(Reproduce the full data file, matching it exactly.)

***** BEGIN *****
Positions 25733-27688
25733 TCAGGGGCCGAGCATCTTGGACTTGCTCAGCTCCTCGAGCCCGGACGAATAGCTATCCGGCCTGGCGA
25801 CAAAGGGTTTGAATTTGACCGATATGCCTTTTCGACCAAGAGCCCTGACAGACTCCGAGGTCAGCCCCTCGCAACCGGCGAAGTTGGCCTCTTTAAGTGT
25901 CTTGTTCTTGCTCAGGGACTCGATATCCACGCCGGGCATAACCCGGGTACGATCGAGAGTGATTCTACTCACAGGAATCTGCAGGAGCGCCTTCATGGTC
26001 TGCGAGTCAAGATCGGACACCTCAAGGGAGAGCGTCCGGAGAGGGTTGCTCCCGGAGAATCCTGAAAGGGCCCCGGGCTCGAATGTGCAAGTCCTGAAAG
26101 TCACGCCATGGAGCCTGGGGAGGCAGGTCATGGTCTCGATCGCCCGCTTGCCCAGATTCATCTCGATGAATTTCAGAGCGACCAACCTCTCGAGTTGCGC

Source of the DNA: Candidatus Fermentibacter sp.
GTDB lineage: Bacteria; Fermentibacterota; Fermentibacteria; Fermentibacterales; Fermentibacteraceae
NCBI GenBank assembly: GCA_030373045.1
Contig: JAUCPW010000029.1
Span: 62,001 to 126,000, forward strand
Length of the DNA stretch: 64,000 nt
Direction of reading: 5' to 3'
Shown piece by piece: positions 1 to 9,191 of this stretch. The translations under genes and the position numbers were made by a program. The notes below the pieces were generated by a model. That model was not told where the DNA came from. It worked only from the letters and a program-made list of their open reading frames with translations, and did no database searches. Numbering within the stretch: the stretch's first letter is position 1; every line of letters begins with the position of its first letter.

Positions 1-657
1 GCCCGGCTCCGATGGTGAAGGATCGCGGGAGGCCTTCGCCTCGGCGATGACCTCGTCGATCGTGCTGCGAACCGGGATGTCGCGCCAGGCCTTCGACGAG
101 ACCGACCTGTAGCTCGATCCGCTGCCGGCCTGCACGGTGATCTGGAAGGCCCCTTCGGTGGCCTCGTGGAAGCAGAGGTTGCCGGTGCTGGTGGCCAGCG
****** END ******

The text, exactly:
Positions 25733-27688
25733 TCAGGGGCCGAGCATCTTGGACTTGCTCAGCTCCTCGAGCCCGGACGAATAGCTATCCGGCCTGGCGA
25801 CAAAGGGTTTGAATTTGACCGATATGCCTTTTCGACCAAGAGCCCTGACAGACTCCGAGGTCAGCCCCTCGCAACCGGCGAAGTTGGCCTCTTTAAGTGT
25901 CTTGTTCTTGCTCAGGGACTCGATATCCACGCCGGGCATAACCCGGGTACGATCGAGAGTGATTCTACTCACAGGAATCTGCAGGAGCGCCTTCATGGTC
26001 TGCGAGTCAAGATCGGACACCTCAAGGGAGAGCGTCCGGAGAGGGTTGCTCCCGGAGAATCCTGAAAGGGCCCCGGGCTCGAATGTGCAAGTCCTGAAAG
26101 TCACGCCATGGAGCCTGGGGAGGCAGGTCATGGTCTCGATCGCCCGCTTGCCCAGATTCATCTCGATGAATTTCAGAGCGACCAACCTCTCGAGTTGCGC

Source of the DNA: Candidatus Fermentibacter sp.
GTDB lineage: Bacteria; Fermentibacterota; Fermentibacteria; Fermentibacterales; Fermentibacteraceae
NCBI GenBank assembly: GCA_030373045.1
Contig: JAUCPW010000029.1
Span: 62,001 to 126,000, forward strand
Length of the DNA stretch: 64,000 nt
Direction of reading: 5' to 3'
Shown piece by piece: positions 1 to 9,191 of this stretch. The translations under genes and the position numbers were made by a program. The notes below the pieces were generated by a model. That model was not told where the DNA came from. It worked only from the letters and a program-made list of their open reading frames with translations, and did no database searches. Numbering within the stretch: the stretch's first letter is position 1; every line of letters begins with the position of its first letter.

Positions 1-657
1 GCCCGGCTCCGATGGTGAAGGATCGCGGGAGGCCTTCGCCTCGGCGATGACCTCGTCGATCGTGCTGCGAACCGGGATGTCGCGCCAGGCCTTCGACGAG
101 ACCGACCTGTAGCTCGATCCGCTGCCGGCCTGCACGGTGATCTGGAAGGCCCCTTCGGTGGCCTCGTGGAAGCAGAGGTTGCCGGTGCTGGTGGCCAGCG